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Detecting Distressed Businesses

Know the warning signs and when to take action

Every day, there are signals notifying us of an impending event. The traffic light changes to red, warning us to stop before traffic crosses in front of us; railroad crossing gates go down before the arrival of a train; or the smoke alarm goes off because something is very hot or on fire. All of these precursors are obvious and we know what to do for each occasion.

When you’re dealing with a company in financial distress, there are almost always indicators before everything goes awry. These precursors may be more subtle than the ones mentioned above, but being aware of the signs can keep you from being blindsided when a company files for bankruptcy, shutters its doors, or stops paying its customers or employees.

Early Symptoms
Among the earliest warning signs is slow pay or when a company doesn’t honor its obligations. “I promise to pay next week”—an owner might say, but next week comes and there’s no check or transfer. At this point, there is no need to panic, but accounts receivable staff should be concerned.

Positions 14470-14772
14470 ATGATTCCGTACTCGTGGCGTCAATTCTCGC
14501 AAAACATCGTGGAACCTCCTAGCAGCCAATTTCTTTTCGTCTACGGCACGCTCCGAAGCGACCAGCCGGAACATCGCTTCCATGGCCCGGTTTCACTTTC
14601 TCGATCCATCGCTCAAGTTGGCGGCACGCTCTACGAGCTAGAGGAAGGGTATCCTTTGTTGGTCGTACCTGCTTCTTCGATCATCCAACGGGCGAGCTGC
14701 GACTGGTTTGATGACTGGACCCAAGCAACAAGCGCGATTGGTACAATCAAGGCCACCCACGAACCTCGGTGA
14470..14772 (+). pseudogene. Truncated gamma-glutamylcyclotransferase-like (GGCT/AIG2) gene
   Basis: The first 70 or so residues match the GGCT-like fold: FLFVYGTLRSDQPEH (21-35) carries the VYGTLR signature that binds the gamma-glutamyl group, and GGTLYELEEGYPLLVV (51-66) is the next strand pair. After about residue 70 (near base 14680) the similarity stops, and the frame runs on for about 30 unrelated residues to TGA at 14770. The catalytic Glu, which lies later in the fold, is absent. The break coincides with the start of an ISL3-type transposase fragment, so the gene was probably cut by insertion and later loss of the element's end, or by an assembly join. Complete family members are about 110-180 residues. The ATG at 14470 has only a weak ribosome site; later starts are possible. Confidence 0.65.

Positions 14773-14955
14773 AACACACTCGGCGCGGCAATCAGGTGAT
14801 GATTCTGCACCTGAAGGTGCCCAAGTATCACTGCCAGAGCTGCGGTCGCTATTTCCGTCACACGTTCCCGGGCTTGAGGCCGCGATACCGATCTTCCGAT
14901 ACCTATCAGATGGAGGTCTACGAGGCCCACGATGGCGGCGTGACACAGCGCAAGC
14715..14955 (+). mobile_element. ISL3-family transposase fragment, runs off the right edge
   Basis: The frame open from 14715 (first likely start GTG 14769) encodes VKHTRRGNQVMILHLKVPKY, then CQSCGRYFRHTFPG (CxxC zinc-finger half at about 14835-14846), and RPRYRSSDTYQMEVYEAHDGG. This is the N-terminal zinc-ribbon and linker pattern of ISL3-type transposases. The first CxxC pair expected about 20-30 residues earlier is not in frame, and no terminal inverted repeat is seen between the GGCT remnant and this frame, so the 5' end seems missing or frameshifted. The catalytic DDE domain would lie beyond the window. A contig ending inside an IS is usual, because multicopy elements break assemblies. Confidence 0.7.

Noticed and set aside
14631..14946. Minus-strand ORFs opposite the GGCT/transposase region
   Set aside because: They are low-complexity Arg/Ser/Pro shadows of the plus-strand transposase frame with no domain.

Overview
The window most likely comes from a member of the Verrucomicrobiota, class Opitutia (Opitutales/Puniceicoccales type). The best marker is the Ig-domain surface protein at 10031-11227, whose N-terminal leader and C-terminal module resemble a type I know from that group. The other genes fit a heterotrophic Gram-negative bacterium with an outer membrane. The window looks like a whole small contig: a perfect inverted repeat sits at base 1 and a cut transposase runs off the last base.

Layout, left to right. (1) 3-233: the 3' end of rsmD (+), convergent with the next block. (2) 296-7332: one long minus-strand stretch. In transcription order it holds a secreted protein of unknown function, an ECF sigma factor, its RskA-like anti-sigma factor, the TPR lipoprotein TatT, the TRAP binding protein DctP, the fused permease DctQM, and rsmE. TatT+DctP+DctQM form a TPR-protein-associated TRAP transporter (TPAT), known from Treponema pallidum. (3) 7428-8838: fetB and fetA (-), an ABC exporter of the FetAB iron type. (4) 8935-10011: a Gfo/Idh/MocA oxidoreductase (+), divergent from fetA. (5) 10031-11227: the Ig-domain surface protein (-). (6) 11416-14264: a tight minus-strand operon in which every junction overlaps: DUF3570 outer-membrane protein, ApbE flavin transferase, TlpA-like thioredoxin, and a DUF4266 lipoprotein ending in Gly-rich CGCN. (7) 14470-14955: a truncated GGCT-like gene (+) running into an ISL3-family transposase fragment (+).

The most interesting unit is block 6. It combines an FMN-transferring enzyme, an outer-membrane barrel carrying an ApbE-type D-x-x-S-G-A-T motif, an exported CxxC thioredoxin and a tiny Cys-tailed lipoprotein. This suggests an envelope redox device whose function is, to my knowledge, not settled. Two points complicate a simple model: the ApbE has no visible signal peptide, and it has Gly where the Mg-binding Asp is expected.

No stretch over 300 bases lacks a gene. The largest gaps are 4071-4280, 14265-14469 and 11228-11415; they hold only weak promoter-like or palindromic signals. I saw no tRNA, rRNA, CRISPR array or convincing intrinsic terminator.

A number of years ago, Blue Book Services sent members a notice called “Seven Ways a Customer Becomes a Debtor.” John Burton, general manager of sales for Peter Rabbit Farms in Coachella, CA, cut it out and taped it to the wall next to his desk. To this day, Burton still refers to these warning indicators when doing business.

For the purposes of this article, we will review and update these caveats. Here are the seven warning signs—beware when a company: (1) breaks promises; (2) avoids phone calls; (3) asks to make partial payments; (4) has returned or nonsufficient funds checks; (5) requests copies [of invoices] constantly; (6) claims too many invoicing or pricing problems; and (7) uses you as a bank.

For his part, Burton provided another indicator for the list: a shakeup in staff, which can also raise eyebrows. “At one company, the comptroller quit, then two salespeople left,” he recalls. “I found out because the salespeople went to work for a competitor. When they called me for business from their new positions, I asked about the change and they told me their previous employer was in trouble. I made sure I got in line to get what money I could from the troubled company.”

Although it isn’t always the case, employees on the inside often know before outsiders when something is seriously wrong at their place of employment. They may be willing to share information, especially if they haven’t had a pay raise in a long time, the business has a hiring freeze, coworkers are already changing positions, layoffs are rumored, and overall morale is low. They’ll also know if the number of closed-door meetings has ramped up considerably.

Some businesses in trouble may cancel contracts with vendors and attempt to do the work themselves, like janitorial services or supplying coffee or other beverages. So when a trading partner’s accounting department doesn’t answer your calls or return them, it’s usually because there isn’t any positive news and talking to anyone makes them uncomfortable.